Clemson University senior biological sciences student Mason Pearce knows he wants to be a physician one day. What he doesn’t know is which specialty he wants to enter.
At the seventh annual Tigers on Call: Making Connections in Healthcare event on April 8, students like Pearce who are interested in pursuing health care careers connected with doctors, dentists, surgeons, physical therapists, pharmacists and other health professionals.
The event, hosted by Health Professions Advising (HPA) in collaboration with the College of Science, featured roundtable and panel discussions, mock professional school interviews, a mock MCAT (Medical College Admissions Test) exam and informal networking activities. Students also learned about professional and graduate degree program opportunities.
In their shoes
“Students at this event have the opportunity to interact with experienced health care professionals and ask questions that their advisers can’t answer,” HPA Director Harolynn Williams said. “It is extremely helpful for our students to get advice from people who have been in their shoes as students and are now out in the industry doing the work.”
Forty-five Clemson alumni and friends who work in health care fields and 115 students took part in this year’s event at the Hendrix Student Center. Williams organized this year’s event along with graduate assistant Kimberly Martin and students Amanda Geissler, Samantha Xavier and Courtney Williams.
Pearce currently works as a chief medical scribe at Spartanburg Medical Center, taking notes for doctors in the emergency department. He participated in last year’s Tigers on Call, where he met an orthopedic surgeon, whom he shadowed in his clinic and the operating room.
This year, Pearce’s goal was to talk to a diverse group of physicians to explore different specialties.
“It is so valuable to talk to people who have been on the same path you want to take. They can tell you about the mistakes they made on their pathway to being a physician. They can tell you about getting crucial experience that can give you the upper hand when it comes to medical school,” Pearce said. “It’s better to learn from somebody else’s mistakes than your own.”
Dr. Sam Stone, a family doctor from Chester, South Carolina, is a Clemson alumnus. He has taken part in every Tigers on Call event.
“I tell people you don’t buy a new car without driving it. Tigers on Call allows us to share with students what we did, how we did it and how to get to where they want to go. They can pick our brains. I offer to let any student shadow me,” Dr. Stone said. “The worst thing in the world is to spend four or five or six years getting an education and realizing that’s not what you want to do.”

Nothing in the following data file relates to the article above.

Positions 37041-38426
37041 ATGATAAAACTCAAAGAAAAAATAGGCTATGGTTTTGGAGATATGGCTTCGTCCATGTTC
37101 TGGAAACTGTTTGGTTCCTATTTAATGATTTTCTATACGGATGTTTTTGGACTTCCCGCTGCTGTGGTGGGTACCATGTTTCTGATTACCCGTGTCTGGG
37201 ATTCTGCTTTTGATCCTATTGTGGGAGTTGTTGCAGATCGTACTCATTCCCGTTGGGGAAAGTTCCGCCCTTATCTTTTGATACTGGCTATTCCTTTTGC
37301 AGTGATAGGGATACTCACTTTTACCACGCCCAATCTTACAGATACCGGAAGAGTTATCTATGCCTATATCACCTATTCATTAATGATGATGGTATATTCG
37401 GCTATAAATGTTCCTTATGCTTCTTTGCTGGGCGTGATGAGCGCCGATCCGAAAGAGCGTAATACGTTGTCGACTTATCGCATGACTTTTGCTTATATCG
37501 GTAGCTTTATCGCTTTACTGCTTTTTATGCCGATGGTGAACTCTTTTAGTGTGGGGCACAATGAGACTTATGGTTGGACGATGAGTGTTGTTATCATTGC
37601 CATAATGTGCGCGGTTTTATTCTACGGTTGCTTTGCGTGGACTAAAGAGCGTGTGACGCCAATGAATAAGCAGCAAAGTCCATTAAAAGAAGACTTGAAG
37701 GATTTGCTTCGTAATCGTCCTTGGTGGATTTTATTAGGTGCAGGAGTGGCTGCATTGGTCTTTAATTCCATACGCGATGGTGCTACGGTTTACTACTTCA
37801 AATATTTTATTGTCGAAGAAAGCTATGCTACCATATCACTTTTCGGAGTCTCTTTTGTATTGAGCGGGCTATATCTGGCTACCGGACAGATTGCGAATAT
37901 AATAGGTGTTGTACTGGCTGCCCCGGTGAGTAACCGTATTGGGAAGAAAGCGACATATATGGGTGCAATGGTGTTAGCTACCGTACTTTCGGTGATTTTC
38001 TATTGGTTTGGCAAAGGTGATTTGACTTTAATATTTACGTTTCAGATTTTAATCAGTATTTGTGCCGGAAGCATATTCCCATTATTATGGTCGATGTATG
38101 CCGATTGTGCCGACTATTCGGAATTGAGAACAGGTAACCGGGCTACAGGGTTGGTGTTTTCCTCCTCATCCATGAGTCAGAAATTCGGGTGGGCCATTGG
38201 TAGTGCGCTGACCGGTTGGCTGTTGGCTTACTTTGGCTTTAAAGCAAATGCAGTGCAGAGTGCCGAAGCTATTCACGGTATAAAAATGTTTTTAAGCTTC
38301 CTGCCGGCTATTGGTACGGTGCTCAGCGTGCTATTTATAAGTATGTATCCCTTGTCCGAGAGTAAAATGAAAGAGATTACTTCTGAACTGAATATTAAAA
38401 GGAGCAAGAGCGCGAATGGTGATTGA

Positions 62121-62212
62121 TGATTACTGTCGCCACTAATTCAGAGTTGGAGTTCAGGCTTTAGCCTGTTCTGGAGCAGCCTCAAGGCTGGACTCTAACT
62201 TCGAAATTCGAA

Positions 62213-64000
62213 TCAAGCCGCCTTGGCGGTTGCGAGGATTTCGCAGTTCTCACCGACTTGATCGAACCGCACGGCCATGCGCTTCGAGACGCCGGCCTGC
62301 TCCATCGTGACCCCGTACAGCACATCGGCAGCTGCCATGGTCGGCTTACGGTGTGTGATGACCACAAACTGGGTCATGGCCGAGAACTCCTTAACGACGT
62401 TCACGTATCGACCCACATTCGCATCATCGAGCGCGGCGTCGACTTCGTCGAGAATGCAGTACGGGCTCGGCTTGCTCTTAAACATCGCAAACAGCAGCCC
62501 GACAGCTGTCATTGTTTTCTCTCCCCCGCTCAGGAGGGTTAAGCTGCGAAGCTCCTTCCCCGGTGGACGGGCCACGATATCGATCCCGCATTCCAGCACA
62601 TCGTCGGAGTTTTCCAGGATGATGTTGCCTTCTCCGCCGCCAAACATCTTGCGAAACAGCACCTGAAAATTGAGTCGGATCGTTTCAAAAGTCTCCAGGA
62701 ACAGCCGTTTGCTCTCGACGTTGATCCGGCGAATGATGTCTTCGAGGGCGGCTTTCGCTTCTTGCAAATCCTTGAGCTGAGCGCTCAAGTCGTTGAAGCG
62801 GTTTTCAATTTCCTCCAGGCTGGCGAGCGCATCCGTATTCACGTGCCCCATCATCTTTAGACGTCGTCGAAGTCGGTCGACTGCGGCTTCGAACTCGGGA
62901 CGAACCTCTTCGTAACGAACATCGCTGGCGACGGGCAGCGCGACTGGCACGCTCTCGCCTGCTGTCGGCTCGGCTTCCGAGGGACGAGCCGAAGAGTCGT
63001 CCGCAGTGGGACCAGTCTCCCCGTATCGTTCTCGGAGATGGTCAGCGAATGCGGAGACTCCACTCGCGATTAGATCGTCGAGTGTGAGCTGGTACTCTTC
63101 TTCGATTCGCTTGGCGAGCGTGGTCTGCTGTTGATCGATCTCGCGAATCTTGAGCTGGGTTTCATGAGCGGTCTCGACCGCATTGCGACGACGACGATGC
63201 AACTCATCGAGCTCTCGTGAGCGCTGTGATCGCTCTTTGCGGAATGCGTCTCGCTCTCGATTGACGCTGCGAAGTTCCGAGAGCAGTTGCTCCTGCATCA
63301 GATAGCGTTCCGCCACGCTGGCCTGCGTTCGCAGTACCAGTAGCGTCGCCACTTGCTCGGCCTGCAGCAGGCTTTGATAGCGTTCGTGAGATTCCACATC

Stone said conversations with students continue even after Tigers on Call is over. Last year, he had 10 Clemson students shadow him as he saw patients in his office, went on house calls and even served as a team doctor at a high school football game.
Getting off to a good start
“There are probably some physicians here who would have done things a little differently if they could do it over again. We tell students what we would have done differently, so they can do it and start right,” he said. “Clemson helped us get where we are. This is our way of paying back.”
Networking opportunities continue after the Tigers on Call event through Tiger Link, an online platform that connects health care providers and students year round.
Stone likes to tell students that while grades and MCAT scores are important, they aren’t the only thing. He said he was a pre-med major and had to take music appreciation and public speaking courses, classes he otherwise never would have taken.
“It’s important they take courses that will make them well-rounded and see life differently,” he said. “They have to do well, of course, on the MCAT, but they also have to do things like shadowing and volunteering that look good on an application, but also help them become better people.”
Stone said the health care providers take part in Tigers on Call because they feel passionate about what they do and about giving back to Clemson.
“A quote I’ve always heard is, ‘When you reach the top floor, don’t forget to send the elevator back down,’” he said. “That’s what we’re trying to do here.”
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